Despite the prevalence of the topic in comics, Aaron has carved out his own niche when it comes to father-son relationships, with an unflinching perspective that rings truer than most.
Marvels' Star Wars line has gotten off to a strong start, with the first two powerhouse installments of Jason Aaron and John Cassaday's Star Wars offering up some of the most exciting issues of space wizard comics we've read in a long time. If that wasn't enough, the premiere issue of Kieron Gillen and Salvador Larroca's Darth Vader drops today, promising even more thrills, spills, chills and black-armored grills in that galaxy far, far away.
As great as other Star Wars comics have been, these issues have felt the Star-Warsiest in a long time, prompting us to launch this new feature, All For the Wookiee, where we take a look at the recent Star Wars universe offerings from Marvel and pick the most Star Wars-ish moments to share with you, dear reader. Spoilers follow. You have been warned.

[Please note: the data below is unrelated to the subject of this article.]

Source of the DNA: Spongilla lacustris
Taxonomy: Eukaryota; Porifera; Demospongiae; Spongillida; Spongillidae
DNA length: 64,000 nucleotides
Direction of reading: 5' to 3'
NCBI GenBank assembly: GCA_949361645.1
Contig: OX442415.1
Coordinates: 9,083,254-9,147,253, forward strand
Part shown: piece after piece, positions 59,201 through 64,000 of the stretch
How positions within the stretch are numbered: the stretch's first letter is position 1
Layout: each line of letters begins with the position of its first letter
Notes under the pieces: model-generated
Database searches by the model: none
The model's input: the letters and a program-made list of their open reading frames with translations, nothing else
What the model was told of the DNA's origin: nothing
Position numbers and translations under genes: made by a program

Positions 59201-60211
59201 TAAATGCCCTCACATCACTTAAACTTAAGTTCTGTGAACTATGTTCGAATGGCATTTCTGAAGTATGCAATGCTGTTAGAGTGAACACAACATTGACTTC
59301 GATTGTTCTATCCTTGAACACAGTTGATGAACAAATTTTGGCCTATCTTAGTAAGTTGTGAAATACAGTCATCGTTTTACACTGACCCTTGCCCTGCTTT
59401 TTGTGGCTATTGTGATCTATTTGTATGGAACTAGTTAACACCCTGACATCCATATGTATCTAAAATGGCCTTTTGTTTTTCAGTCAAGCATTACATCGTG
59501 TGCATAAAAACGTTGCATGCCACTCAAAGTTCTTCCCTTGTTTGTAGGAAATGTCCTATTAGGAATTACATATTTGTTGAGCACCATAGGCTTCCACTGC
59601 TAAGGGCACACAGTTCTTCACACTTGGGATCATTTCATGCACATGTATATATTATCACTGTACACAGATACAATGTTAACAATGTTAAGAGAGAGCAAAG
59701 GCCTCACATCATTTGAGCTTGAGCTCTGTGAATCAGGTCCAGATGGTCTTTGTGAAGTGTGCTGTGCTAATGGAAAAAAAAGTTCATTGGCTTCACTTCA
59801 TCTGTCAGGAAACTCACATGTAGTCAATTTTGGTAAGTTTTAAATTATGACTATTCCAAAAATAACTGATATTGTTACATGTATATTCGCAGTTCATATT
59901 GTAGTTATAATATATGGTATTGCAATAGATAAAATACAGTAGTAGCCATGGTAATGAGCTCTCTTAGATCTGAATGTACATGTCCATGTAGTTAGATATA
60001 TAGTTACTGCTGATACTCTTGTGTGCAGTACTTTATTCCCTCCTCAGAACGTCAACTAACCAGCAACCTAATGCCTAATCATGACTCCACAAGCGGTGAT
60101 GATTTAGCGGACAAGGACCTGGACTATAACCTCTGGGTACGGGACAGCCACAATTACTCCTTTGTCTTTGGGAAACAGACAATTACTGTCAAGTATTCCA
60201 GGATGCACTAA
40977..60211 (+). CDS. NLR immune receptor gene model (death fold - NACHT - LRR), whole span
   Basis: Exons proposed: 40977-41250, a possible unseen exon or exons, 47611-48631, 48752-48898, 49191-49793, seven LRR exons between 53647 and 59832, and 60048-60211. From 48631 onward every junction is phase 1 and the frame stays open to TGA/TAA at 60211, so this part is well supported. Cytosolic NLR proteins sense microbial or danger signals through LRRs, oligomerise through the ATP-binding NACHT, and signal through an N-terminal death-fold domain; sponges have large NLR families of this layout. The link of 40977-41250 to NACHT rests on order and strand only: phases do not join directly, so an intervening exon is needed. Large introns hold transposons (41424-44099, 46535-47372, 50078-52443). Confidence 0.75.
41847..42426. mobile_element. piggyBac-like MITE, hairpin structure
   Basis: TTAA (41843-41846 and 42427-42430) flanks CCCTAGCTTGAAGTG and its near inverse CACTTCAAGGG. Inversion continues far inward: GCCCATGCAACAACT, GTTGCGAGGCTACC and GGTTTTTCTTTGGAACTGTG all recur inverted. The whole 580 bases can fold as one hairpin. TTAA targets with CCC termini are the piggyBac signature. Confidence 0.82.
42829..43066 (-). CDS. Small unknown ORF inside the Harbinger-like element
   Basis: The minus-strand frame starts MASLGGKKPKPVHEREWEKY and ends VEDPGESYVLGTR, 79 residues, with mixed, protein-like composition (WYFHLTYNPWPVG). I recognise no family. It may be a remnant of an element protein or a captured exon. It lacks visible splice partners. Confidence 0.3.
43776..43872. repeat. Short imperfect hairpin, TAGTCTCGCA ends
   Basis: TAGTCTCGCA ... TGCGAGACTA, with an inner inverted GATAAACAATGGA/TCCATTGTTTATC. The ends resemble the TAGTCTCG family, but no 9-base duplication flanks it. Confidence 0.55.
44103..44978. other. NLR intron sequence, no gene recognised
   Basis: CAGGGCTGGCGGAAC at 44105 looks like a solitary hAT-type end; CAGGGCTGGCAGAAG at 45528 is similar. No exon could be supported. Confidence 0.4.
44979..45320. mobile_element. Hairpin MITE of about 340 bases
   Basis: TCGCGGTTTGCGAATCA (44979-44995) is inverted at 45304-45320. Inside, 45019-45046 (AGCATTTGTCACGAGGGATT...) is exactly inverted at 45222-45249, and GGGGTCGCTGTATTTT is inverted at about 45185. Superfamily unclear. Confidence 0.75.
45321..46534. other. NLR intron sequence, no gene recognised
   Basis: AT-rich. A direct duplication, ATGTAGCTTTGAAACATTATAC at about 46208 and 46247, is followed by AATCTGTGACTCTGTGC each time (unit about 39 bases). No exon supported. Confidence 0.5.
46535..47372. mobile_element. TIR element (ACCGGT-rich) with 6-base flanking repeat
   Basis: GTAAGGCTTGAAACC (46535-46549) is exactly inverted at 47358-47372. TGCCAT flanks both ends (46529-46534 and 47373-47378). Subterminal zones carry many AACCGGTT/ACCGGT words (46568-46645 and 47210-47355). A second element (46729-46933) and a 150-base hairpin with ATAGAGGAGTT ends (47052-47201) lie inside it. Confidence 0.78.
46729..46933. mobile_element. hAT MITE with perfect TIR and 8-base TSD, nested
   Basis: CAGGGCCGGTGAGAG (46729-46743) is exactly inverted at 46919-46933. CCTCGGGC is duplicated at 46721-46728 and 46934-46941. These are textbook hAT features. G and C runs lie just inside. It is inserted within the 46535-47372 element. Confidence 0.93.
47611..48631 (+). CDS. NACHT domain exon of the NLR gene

Star Wars and Marvel Comics have a long history. A Marvel adaptation of the original sci-fi-fantasy film appeared in April 1977, a month before A New Hope dominated multiplexes in May of the same year. The success of the film as well as the comics led to a volume of over 100 issues over a nine-year span, featuring stories about what happened to the heroes of the Rebellion between their big screen adventures.
Following Marvel parent Disney's acquisition of Lucasfilm, this week sees the return of the Star Wars Universe to the Marvel banner, with a new ongoing series from Jason Aaron and John Cassaday launching on Wednesday. It's a strong debut from an A-list creative team who manages to capture the feel of George Lucas's film A New Hope while still taking advantage of the entirety of the Saga.